counts of bribery, mail fraud and extortion.23 Offered to
steer state funds to renovate a hospital and then sell it to
a non-profit he controlled, demanding $250,000 in
exchange. Steered $200,000 in member item funds to a
non-profit for his personal and political benefit.
Fraudulently claimed travel vouchers. Received bribes in
exchange for locating carnivals in his district.24
Resigned due to ethical misconduct and sexual
harassment scandal: following the release of report by
the Joint Commission on Public Ethics (JCOPE) which
found a substantial basis for violations of the Public
Officers Law, Lopez resigned amidst public pressure.25
Founded the Ridgewood Bushwick Senior Citizens
Council, which has $100 million in contracts before the
city and state, and continues to be funded by member
items after Lopez’s resignation ($440,000 in FY15
alone).26 Received campaign donations from parties with
contracts before the RBSCC – no indictment.27

SUCCEEDED BY
(CURRENT INCUMBENTS
IN BOLD)

Latrice Walker (D)

Maritza Davila (D)
(special election)

23 Marzulli, John. “Assemblyman William Boyland Jr. tossed in jail after conviction on bribe charges.” NY Daily News. March 6, 2014. Available at:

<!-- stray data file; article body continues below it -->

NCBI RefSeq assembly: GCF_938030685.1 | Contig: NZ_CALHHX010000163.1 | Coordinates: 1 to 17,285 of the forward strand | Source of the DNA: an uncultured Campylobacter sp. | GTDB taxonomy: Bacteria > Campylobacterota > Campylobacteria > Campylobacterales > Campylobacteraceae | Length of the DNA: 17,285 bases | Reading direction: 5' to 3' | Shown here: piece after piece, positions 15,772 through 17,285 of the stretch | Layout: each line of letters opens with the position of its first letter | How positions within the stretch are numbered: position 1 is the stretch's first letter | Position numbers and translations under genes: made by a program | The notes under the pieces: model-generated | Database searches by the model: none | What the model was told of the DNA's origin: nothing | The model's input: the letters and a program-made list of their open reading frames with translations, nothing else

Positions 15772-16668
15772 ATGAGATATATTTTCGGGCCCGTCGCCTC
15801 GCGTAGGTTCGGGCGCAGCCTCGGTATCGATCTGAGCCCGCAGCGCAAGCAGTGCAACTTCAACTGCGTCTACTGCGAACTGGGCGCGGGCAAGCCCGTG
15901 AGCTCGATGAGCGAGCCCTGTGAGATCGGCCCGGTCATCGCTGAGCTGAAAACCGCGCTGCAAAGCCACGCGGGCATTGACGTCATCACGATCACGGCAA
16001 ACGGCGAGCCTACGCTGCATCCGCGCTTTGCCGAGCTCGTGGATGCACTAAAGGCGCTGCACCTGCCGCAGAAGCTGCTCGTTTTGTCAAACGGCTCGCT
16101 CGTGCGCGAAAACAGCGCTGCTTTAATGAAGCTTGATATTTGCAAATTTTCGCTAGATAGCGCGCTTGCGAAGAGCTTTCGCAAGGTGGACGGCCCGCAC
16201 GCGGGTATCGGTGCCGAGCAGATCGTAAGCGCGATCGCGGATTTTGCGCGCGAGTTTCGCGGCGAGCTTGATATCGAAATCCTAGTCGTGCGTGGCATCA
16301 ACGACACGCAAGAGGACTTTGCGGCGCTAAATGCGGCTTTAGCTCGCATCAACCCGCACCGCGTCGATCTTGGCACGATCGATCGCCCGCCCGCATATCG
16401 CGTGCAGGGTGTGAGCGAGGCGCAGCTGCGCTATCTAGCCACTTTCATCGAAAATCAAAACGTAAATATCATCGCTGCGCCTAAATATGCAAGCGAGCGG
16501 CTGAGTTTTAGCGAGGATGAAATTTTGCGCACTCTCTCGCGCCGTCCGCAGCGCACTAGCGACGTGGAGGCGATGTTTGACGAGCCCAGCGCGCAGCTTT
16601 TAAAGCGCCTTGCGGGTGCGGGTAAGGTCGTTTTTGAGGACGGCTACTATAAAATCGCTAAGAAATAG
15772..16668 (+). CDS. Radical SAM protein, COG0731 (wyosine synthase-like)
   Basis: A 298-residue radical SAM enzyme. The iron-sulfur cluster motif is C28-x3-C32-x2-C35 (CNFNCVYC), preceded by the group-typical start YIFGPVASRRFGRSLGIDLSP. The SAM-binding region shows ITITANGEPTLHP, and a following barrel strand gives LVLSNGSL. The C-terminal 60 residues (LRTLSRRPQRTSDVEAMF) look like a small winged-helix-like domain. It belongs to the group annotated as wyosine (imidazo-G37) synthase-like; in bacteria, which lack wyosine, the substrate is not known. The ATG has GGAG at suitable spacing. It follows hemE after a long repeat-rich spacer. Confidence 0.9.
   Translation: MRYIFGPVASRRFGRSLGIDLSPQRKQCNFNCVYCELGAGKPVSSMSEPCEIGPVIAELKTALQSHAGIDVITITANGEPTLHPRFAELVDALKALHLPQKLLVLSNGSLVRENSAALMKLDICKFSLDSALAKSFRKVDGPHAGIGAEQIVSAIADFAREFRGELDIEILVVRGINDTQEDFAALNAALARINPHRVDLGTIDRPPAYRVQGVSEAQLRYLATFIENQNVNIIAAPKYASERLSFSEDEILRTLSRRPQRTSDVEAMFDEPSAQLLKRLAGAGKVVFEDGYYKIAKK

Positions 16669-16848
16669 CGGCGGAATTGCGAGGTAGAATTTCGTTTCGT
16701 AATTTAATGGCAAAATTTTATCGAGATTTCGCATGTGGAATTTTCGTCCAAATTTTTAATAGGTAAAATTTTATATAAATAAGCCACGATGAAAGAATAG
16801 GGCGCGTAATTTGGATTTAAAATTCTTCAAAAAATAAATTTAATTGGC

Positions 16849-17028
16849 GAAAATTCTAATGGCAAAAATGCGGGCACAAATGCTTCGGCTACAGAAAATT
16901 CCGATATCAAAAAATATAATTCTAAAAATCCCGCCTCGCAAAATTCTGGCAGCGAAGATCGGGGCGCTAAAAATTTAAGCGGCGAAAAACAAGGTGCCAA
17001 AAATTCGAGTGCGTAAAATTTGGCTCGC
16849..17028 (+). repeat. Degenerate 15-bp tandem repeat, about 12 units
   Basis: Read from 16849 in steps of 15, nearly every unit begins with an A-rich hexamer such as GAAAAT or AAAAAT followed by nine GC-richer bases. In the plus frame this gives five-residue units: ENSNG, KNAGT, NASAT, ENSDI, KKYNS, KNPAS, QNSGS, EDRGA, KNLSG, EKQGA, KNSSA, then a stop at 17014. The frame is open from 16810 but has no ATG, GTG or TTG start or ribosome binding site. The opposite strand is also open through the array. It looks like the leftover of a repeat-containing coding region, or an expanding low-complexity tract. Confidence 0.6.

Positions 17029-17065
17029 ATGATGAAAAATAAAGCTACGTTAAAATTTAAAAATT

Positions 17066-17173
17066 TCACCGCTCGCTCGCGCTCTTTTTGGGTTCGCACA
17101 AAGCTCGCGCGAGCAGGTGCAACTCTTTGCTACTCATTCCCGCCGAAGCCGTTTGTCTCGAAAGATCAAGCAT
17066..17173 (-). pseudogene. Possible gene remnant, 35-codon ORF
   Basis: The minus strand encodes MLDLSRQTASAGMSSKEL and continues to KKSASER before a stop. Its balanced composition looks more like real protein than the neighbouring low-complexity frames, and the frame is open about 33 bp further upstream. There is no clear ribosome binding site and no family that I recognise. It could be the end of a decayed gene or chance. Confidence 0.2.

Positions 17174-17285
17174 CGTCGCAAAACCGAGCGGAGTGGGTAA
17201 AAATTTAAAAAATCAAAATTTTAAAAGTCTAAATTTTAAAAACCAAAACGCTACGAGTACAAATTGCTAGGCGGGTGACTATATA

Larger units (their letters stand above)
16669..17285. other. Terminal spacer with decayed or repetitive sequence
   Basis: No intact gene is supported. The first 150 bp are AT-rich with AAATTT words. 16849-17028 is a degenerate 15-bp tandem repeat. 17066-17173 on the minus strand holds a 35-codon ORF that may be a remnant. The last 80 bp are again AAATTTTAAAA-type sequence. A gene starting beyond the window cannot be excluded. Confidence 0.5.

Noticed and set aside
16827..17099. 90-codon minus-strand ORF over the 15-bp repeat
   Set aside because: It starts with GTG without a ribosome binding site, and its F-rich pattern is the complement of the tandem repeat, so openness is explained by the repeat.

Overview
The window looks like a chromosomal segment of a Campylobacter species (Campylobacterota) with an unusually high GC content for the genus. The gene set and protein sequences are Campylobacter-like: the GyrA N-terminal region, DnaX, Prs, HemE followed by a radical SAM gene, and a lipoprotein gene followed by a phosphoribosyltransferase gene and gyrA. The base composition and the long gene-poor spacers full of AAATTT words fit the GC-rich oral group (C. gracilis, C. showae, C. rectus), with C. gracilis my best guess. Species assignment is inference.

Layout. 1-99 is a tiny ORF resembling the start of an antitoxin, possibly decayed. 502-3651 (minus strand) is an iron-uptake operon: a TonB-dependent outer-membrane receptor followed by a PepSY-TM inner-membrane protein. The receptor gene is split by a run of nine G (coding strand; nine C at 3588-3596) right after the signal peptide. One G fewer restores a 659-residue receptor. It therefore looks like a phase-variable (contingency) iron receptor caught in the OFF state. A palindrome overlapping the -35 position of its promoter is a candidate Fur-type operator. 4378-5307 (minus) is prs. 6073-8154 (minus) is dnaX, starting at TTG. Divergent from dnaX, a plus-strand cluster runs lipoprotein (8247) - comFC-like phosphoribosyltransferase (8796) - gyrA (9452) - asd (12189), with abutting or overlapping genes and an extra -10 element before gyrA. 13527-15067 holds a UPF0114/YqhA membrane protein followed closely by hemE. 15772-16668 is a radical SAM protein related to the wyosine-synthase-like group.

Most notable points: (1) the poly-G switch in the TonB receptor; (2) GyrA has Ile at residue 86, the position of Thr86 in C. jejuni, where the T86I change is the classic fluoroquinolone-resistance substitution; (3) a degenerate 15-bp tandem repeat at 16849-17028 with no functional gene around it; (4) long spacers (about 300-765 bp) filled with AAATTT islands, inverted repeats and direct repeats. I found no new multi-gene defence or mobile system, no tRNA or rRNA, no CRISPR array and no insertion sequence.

http://www.nydailynews.com/new-york/brooklyn/brooklyn-assemblyman-william-boyland-jr-convicted-article-1.1713067#commentpostform
24 U.S. Attorney’s Office, Eastern District of New York. “New York State Assemblyman William J. Boyland, Jr. Convicted of Bribery, Fraud, Extortion,
Conspiracy and Theft.” March 6, 2014. Available at: http://www.justice.gov/usao/nye/pr/March14/2014Mar6b.php
25 Seiler, Casey. “Lopez Resigns, Effective 9 a.m. Monday.” Times Union. May 18, 2013. Available at:
http://blog.timesunion.com/capitol/archives/187364/lopez-resigns-effective-9-a-m-monday/
26 Bredderman, Will. “Councilmen defend funding a Vito Lopez non-profit.” Observer. June 26, 2014. Available at:
http://observer.com/2014/06/councilmen-defend-funding-a-vito-lopez-non-profit/

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LEGISLATIVE TURNOVER DUE TO IMPROPER STEERING OF STATE FUNDS
BY DISTRICT: 2008-2015
DISTRICT

YEAR
LEFT
OFFICE

HOUSE

10

2012

Senate

Shirley Huntley (D)

Lost primary due to ethical issue: Indicted over
conspiracy to funnel money intended for her non-profit
to aides and tampering with an open investigation.28

17*

2012

Senate

Carl Kruger (D)

33

2010

Senate

Pedro Espada (D)

Felony conviction forced exit from office: Charged with
David Storobin (R)
bribery and pleaded guilty to conspiring to take at least
$1 million in bribes in exchange for various favors to
sponsor legislation and direct grants. Was Senate Finance
Committee Chair for two years.29
Lost primary due to ethical issues: Indicted on various
Gustavo Rivera (D)
corruption charges by the State Attorney General and
F.B.I.30 He later pleaded guilty to federal tax evasion in
2012.31 Embezzled from Soundview Healthcare Center,
which he founded and which received state funding. Was
Senate Majority Leader for two years.32

LEGISLATOR

REASON LEAVING OFFICE

SUCCEEDED BY
(CURRENT INCUMBENTS
IN BOLD)

James Sanders, Jr. (D)